Contemporary art: Paintbrush factory brightens Cluj-Napoca
Located in a former factory in Cluj, the Transylvanian capital, a contemporary art centre managed by several galleries and artists' collectives is trying to break into the European art scene.
On a street lined with cold buildings, institutions and factories, near a door, a traffic light changes from green to red. But it is not a traffic light that regulates traffic, rather it indicates the generosity of society. It is red when society has no money for culture and green when arts funding is available. A desk is lost amid the concrete blocks and the metal doors. Does it belong to the foreman or the chief engineer? Nay, it belongs to Rariţa Zbranca, the cultural manager of what's known as The Paintbrush Factory.
It consists of four floors of 500 square metres each – each with its galleries, its workshops and residential areas. At noon it is still quiet. These walls only come to life later in the day. And when there are exhibitions or shows, one can stay here late into the night. Teams relay each other to ensure a cultural presence. There are conferences by well-know Cluj figures, exhibitions of works by other European artists and projections of documentary films. It is more difficult to enter the workshops of the sculptors or painters – they inhabit their own world.
The idea was born out of necessity. Faced with difficulties in opening an art gallery in the town, Romania's second major cultural centre, the artists of Cluj-Napoca decided to unite their efforts. From that standpoint, the new contemporary arts centre is proof that something good has resulted from the economic crisis. The price to rent a gallery rose to 10 euros per square metre in the centre of town in 2009. Cultural organisations were ready to give up due to lack of funds and sponsors.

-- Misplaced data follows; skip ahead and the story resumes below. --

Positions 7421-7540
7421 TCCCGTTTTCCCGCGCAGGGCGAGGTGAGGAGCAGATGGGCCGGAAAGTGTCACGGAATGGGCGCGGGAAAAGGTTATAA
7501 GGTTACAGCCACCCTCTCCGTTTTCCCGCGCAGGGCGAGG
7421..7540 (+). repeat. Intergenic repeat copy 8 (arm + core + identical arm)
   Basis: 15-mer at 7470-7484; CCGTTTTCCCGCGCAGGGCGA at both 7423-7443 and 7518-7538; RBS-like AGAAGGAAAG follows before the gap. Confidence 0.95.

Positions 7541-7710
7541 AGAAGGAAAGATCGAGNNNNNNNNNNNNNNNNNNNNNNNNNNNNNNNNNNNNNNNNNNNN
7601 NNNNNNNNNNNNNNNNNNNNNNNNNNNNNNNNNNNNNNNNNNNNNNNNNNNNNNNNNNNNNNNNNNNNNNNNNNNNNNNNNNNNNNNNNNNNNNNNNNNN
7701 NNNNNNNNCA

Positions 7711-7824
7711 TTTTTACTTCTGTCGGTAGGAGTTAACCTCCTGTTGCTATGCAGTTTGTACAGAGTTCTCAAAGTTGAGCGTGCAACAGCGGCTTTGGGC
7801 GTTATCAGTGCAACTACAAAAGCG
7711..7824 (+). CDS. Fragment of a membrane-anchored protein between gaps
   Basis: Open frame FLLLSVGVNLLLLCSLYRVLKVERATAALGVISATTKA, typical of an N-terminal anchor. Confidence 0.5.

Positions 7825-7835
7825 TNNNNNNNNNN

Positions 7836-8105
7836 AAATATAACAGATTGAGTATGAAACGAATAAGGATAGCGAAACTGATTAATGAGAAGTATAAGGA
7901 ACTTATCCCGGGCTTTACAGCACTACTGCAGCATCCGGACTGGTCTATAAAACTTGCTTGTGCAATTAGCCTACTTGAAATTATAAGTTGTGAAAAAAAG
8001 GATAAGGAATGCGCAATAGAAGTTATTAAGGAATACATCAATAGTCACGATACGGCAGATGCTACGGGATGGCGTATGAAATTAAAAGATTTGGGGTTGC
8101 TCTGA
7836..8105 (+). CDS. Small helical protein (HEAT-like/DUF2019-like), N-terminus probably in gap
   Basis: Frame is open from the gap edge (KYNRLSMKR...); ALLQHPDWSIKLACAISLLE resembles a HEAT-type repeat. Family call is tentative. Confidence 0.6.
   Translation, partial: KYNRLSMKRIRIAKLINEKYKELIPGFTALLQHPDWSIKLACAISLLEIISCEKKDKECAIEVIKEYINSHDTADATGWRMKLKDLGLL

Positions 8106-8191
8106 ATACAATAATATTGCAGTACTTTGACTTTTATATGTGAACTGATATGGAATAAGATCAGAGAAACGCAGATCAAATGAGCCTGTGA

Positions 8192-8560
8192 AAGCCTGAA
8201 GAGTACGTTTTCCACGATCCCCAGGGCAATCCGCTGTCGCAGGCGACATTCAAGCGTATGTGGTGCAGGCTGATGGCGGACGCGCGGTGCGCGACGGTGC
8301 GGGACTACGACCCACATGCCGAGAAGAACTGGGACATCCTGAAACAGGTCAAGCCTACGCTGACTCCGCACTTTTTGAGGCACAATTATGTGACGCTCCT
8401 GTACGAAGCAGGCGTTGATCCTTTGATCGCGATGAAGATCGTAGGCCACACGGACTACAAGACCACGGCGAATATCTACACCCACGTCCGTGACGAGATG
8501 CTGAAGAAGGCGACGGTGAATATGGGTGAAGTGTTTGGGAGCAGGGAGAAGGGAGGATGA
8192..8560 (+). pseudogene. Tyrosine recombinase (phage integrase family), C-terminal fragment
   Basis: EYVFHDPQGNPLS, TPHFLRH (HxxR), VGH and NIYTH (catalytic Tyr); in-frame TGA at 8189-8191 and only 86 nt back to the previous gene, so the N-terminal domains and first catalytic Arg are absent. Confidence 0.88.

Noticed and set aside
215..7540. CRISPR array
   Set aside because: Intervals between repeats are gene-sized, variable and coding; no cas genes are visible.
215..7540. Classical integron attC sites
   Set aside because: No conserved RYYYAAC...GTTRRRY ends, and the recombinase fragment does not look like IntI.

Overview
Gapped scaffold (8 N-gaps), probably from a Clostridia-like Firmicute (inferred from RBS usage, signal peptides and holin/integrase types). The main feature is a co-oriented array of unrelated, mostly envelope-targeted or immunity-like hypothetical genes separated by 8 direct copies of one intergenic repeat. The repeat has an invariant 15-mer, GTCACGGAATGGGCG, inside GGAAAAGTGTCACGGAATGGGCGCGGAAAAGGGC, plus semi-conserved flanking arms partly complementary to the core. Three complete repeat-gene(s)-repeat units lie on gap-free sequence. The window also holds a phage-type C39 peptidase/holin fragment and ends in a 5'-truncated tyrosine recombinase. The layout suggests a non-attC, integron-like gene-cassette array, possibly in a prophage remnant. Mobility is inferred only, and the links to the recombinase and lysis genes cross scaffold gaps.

Among these were Fondation AltArt and Rariţa Zbranca's Plan B Gallery, promoters of contemporary visual art. Then the artists of the Sabot Gallery discovered the former paintbrush factory, says Zbranca. There followed a few months of waffling, she adds, then "I created a federation called The Paintbrush Factory". Today, the project unites 46 entities, including nine collectives, five galleries and 32 artists.
This does not mean a new institution was born. The artists have found a common roof, but they all have their personal vision of art. Shows of theatre and dance alternate while other days there are painting or sculpture exhibitions, as well as film projections. "We ensure the promotion of these activities. Here we have a coherent relationship with the public," Zbranca adds. The result of this shared vision was visible between 2009 and 2011, a period during which the culture factory hosted 40 shows, 50 exhibitions, 30 workshops, 10 festivals and 15 conferences.
Behind the festive spirit resides the need for financial support. "Romanians do not have the sponsor mind-set," Zbranca explains. Sponsors are few and far between. An artist needs a space to create but must also pay the rent and buy materials. They don't live from their art and must accept side jobs. Daniela Cristina Gagiu, for example, works in interior design. For her, "the condition of the contemporary artist in Romania is to try to survive". In fact certain artists work night and day. They have a day job then at night they come to their workshop at the factory.
The first sponsors of Cluj's artists were foreigners. Norway, Liechtenstein and Iceland committed 75 000 euros to the project through the European Economic Area. It was they who later provided various pieces of equipment such as sound installations or dance mats. In the beginning, the local authorities did not help the factory but things have changed, says Zbranca.
The mayor of Cluj personally offered a grant of 30,000 lei [about 9,000 euros]. Good news began to flow with financing from the National Cultural Fund for a summer school project to be organised within the factory. "The Paintbrush Factory could become a creator of cultural policies different to those of the state with the advantage that such programmes could be tested in the factory itself," she argues. Clearly, ideas must first be "forged" at the factory. All the more so because Cluj, which is participating in the May Transeuropa Festival, aspires to the statute of 2020 European Capital of Culture.